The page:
As of this writing, Israel has wreaked havoc on an entire population, killing over 1400 people, and wiping out whole neighborhoods.  Yet supporters of Israel deny any responsibility on the grounds that Israel is merely reacting to Hamas’s provocation. In other words, Hamas forces Israel, against its will, to kill hundreds of civilians. One would think that Hamas is quite literally holding a gun to Israel’s back, saying, “We will kill you if you don’t kill our people.”  Israelis will say, “What can we do? Our people are under attacks from rockets, We are forced to defend ourselves.”

Power without agency. No agency, no moral accountability.

The most recent attempt to absolve Israel of most of its moral accountability for war crimes is the philosopher and liberal Zionist, Michael Walzer, writing in The New Republic. Walzer has a novel argument; it is not so much only that Israel is forced by Hamas to commit war crimes, but rather it finds itself in the position of power in an asymmetric war, and this is almost a recipe for atrocities against civilians. Israel, or any strong power, can’t help but committing atrocities.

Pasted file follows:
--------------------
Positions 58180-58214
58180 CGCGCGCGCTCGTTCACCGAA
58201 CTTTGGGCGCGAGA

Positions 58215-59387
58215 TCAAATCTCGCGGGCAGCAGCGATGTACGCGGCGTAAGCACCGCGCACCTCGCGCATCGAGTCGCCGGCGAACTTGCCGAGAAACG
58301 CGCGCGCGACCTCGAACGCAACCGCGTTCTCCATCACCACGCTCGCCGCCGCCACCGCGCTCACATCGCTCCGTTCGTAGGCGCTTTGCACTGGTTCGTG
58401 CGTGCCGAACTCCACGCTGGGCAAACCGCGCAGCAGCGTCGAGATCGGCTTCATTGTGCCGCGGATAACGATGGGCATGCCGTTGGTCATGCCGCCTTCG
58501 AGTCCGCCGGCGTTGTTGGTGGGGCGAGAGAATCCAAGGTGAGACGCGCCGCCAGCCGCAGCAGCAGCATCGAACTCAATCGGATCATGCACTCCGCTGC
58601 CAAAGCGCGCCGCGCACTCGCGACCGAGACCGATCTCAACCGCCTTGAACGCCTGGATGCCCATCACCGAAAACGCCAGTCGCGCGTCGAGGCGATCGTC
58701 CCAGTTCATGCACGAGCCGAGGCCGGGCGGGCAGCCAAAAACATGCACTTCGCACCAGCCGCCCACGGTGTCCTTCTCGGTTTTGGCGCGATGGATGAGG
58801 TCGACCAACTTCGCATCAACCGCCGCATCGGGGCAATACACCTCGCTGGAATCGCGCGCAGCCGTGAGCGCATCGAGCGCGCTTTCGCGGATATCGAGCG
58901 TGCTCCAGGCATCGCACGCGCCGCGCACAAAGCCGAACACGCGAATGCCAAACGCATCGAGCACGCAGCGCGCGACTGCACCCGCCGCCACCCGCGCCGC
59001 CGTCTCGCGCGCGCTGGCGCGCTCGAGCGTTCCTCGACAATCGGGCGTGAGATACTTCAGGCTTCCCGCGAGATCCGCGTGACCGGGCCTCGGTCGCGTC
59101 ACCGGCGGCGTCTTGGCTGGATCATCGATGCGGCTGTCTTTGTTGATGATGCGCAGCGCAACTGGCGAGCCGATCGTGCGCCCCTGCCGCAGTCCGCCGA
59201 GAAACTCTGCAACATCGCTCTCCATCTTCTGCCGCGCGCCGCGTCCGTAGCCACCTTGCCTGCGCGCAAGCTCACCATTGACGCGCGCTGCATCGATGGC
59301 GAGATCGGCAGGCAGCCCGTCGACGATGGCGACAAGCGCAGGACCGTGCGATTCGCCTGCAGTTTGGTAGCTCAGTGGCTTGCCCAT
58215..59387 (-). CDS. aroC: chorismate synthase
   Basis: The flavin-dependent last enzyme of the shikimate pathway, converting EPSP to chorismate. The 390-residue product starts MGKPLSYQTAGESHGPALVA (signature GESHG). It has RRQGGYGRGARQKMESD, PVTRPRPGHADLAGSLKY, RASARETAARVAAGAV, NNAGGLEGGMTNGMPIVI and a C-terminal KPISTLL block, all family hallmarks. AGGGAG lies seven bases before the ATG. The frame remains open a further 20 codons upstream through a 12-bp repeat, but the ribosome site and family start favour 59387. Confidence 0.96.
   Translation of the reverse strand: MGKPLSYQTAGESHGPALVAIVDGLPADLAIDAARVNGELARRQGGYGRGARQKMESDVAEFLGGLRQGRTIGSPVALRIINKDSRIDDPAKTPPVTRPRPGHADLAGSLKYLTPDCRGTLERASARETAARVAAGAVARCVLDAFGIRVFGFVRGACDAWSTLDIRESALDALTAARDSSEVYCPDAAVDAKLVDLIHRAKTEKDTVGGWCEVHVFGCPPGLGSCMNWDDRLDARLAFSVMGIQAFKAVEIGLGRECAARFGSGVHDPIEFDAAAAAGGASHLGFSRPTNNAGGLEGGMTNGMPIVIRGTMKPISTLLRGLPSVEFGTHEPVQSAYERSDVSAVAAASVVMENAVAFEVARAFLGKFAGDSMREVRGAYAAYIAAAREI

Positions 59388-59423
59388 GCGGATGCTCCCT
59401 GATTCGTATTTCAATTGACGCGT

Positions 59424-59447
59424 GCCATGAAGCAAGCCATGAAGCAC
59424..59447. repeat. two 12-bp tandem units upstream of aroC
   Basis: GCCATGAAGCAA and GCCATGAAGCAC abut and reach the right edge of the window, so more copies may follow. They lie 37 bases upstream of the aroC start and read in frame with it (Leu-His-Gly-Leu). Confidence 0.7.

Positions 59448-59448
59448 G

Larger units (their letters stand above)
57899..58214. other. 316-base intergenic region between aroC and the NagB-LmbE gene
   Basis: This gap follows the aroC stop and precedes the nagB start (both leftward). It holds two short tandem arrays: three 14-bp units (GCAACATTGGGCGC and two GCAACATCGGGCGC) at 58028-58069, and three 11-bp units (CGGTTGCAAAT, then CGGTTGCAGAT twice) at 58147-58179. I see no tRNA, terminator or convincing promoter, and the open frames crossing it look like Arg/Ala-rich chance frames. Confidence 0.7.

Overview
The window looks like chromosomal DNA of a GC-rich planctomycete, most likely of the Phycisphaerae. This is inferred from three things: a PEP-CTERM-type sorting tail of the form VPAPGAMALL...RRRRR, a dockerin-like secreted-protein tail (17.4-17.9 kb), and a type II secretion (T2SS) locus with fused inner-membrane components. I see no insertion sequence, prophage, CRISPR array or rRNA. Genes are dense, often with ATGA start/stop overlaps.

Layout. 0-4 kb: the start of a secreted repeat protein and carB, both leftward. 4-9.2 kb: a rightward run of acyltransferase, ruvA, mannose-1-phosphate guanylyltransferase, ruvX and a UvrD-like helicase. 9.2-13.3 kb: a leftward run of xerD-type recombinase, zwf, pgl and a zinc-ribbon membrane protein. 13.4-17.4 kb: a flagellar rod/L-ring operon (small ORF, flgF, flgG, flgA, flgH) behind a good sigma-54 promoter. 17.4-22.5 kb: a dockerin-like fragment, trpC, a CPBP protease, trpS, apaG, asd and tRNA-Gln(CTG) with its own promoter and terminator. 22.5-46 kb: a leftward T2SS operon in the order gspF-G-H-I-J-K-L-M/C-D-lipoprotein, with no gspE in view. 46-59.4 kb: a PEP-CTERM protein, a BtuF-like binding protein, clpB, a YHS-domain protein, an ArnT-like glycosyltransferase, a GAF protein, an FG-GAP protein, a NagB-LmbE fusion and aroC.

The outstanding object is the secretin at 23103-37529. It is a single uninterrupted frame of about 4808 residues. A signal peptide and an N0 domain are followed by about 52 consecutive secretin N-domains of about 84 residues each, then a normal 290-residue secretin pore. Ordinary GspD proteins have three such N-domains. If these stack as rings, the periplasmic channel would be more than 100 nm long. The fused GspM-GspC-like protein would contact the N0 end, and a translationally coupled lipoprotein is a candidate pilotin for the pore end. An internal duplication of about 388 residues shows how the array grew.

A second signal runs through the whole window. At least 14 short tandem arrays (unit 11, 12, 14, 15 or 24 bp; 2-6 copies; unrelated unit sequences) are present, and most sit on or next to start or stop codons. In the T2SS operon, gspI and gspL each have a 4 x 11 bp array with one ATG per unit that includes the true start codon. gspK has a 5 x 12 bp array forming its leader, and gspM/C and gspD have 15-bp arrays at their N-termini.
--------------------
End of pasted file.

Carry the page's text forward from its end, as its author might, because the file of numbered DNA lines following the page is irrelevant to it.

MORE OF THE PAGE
In asymmetric warfare, low-tech forces—call them terrorists, militants, or the more neutral "insurgents," which I will use—aim at the most vulnerable targets, civilians, and they launch their attacks from the midst of the civilian population. The high-tech forces respond, in defense of their own or of allied civilians, and end up killing large numbers of enemy civilians.

Walzer believes that in such circumstances, for the asymmetric war to be waged justly, the powerful party has to assume a certain amount of risk for its soldiers in order to spare the lives of civilians.  He assumes that on the whole, Israel does this, despite bringing no evidence for that view (besides the curious fact that Israel is a “democracy”). He also assumes that Hamas deliberately launches rocket attacks from populated areas in order to inflate the number of civilian casualties from reprisals, despite bringing no evidence for that view either.  Walzer has written about how powerful parties can wage an asymmetric war justly; he has written less, to my knowledge, about the weaker parties. He ends his article as follows:

I would strongly advise anyone contemplating the loss of life in Gaza to think carefully about who is responsible, or primarily responsible, for putting civilians at risk. The high-tech army, for all its claims to precision, is often callous and clumsy. But it is the insurgents who decide that the death of civilians will advance their cause. We should do what we can to ensure that it doesn't.   

Once again, power without agency. So much for moral accountability.

So much for the Jewish return into history.